A small thing I did to try and replicate a quest book from the Elder Scrolls V: Skyrim
| I turned the pick ever so slightly; I could hear the tumblers inside of the lock responding to my movements, and finally, a click. I had finally done it. It was finally mine. I had thwarted all of the Malevolent One’s traps, even sacrificing my only brother to that cursed altar. I smiled. HE couldn’t have it. The treasure is MINE, No one else’s. I staggered into the chamber I had just unlocked, licking the blood from my lips, drawing out my sword and using it as a cane, making sure not to put weight on my leg that had been poisoned. It was only a matter of time before I died from it, but I could get there in time. The pedestal was just over there, on the other side of the room; the secret to unending knowledge, and eternal life. I continued on, the cloudiness in my vision becoming a veil over my consciousness.
“Is this what you wanted, brother?” I stumbled and fell upon hearing that voice. “LEAVE ME ALONE!” I yelled to the empty room, looking everywhere and finding no one.
“Should you expect mercy at this stage,” My brother said, “then it is you who is truly insane.” His voice changed and became an annoying tone of mockery and insult. “Oh brother, I can still feel the sacrificial blade, ooohhh the pain!” He said with a cackle. “I can no longer feel pain. I have no more fear of death.” He said. I felt a ghostly chill run down my spine, and I heard a faint whisper: “but you do.” He said. I clawed my way across the ground, trying to get away from the apparition. The Book was near now; I was at the foot of the pedestal. I reached up, and I could feel the soft leather of its cover. I tried to stand, but my legs would not listen.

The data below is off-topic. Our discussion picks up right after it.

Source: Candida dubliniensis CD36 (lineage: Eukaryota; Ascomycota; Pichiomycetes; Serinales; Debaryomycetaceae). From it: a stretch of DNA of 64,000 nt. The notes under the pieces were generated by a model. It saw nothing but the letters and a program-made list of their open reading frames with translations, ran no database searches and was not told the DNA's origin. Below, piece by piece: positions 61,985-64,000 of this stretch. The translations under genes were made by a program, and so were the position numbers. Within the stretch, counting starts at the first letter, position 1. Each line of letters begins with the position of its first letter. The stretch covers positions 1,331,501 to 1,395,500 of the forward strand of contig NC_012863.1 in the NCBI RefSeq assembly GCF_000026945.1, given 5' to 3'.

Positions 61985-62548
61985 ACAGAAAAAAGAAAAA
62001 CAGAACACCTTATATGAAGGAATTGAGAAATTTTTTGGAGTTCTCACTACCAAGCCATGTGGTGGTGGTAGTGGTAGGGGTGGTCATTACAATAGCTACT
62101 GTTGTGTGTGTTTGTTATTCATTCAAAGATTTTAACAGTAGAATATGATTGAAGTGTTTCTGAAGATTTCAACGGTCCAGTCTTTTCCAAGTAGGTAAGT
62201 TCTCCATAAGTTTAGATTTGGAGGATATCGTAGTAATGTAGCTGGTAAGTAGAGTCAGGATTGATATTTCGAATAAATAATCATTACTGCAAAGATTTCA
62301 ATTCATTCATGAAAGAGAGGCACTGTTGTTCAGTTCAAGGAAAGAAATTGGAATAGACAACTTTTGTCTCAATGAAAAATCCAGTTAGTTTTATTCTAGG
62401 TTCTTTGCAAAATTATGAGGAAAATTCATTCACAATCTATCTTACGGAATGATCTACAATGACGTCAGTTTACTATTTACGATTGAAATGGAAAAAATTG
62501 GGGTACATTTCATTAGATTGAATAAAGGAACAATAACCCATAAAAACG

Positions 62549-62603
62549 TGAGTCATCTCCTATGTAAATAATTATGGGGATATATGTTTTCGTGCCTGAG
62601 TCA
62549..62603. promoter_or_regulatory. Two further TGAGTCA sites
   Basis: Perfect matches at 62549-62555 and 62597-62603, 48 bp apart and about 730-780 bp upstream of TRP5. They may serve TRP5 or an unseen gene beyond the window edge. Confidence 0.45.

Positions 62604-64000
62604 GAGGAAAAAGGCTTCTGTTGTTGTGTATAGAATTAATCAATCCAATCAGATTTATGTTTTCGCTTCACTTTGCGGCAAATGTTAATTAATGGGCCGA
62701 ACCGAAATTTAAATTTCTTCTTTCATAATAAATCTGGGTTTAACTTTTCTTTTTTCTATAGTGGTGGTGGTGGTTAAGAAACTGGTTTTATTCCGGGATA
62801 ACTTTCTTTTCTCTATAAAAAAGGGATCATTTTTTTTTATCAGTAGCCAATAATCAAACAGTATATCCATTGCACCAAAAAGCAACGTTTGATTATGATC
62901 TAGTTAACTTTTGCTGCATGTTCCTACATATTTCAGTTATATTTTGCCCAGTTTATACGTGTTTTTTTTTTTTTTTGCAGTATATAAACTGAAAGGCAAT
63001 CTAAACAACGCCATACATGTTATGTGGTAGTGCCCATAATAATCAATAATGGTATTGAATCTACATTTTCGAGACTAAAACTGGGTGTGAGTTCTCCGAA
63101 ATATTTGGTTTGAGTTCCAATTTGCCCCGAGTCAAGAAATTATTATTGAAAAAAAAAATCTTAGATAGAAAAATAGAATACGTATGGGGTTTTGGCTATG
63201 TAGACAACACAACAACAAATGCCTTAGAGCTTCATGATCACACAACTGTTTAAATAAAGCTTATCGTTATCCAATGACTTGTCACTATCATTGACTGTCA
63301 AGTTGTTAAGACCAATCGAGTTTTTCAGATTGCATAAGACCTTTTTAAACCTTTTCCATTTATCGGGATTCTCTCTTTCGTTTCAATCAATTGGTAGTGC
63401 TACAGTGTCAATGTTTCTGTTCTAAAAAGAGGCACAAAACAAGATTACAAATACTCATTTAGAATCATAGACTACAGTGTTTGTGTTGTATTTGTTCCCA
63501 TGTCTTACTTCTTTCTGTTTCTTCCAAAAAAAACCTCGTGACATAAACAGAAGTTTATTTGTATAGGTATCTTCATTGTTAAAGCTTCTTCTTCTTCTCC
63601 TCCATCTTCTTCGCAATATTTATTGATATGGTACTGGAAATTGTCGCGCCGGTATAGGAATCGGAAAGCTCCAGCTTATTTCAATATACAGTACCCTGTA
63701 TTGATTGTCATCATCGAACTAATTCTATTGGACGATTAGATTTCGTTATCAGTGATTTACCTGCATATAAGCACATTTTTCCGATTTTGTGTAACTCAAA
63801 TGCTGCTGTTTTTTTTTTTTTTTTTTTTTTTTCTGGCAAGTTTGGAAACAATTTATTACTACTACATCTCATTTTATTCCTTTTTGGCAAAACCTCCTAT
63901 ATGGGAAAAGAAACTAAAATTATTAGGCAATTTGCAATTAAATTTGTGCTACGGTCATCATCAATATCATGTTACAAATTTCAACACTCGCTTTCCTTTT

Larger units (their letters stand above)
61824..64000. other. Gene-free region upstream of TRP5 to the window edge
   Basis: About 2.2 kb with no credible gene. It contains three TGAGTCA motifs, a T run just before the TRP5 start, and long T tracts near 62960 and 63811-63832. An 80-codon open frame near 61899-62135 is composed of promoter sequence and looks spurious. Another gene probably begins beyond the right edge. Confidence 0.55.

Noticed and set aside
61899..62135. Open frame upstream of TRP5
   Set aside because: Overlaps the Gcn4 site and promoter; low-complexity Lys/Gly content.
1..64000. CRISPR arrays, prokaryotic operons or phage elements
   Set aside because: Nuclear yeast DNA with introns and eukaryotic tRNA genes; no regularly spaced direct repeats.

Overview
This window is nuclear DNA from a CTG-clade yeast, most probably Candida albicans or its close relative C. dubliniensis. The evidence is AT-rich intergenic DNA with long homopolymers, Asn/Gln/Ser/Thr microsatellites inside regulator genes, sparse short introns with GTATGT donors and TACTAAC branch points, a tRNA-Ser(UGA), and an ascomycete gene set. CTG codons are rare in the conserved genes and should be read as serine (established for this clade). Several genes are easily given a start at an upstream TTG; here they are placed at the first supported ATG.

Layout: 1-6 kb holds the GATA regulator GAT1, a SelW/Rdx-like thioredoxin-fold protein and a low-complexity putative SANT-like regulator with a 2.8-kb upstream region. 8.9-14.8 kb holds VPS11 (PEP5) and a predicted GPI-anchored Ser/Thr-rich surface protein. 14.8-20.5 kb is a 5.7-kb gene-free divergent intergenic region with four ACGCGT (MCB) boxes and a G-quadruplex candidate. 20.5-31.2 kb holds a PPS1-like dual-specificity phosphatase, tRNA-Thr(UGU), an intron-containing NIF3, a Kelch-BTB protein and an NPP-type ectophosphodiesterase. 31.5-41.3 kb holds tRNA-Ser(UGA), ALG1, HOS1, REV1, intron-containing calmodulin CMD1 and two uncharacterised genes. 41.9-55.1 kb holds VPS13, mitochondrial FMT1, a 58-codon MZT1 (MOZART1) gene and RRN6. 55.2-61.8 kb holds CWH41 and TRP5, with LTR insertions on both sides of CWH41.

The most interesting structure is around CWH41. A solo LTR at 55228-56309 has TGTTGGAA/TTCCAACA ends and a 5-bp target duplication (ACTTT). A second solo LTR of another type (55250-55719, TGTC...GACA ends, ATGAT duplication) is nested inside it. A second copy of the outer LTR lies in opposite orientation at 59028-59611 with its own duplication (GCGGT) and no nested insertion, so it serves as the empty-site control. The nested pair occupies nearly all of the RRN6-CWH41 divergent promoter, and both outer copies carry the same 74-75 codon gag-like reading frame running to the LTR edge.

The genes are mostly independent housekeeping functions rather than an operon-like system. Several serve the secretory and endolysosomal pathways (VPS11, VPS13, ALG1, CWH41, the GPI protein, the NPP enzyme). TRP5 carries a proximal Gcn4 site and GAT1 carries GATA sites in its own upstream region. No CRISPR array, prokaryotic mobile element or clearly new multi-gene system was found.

“Oh you can’t possibly think to leave this place without your sword you imbecile!” I heard a small chink as the sword I had forgotten in the middle of the room was pulled from in between the ancient cobblestones. “No brother,” He said, “Don’t get up. I’ll bring it to you.” I felt a hard thump on my back, and I slid down the step to the podium. I was lying on my stomach, and it now felt warm and wet. Searing pain went through my abdomen, and the veil of death now covered my vision. Before I faded out, my brother told me one last thing: “Do not fear, brother. I’ll meet you there.” I struggled to stay awake, but the veil was overpowering, and so I caved in, spiraling into the deep abyss of death.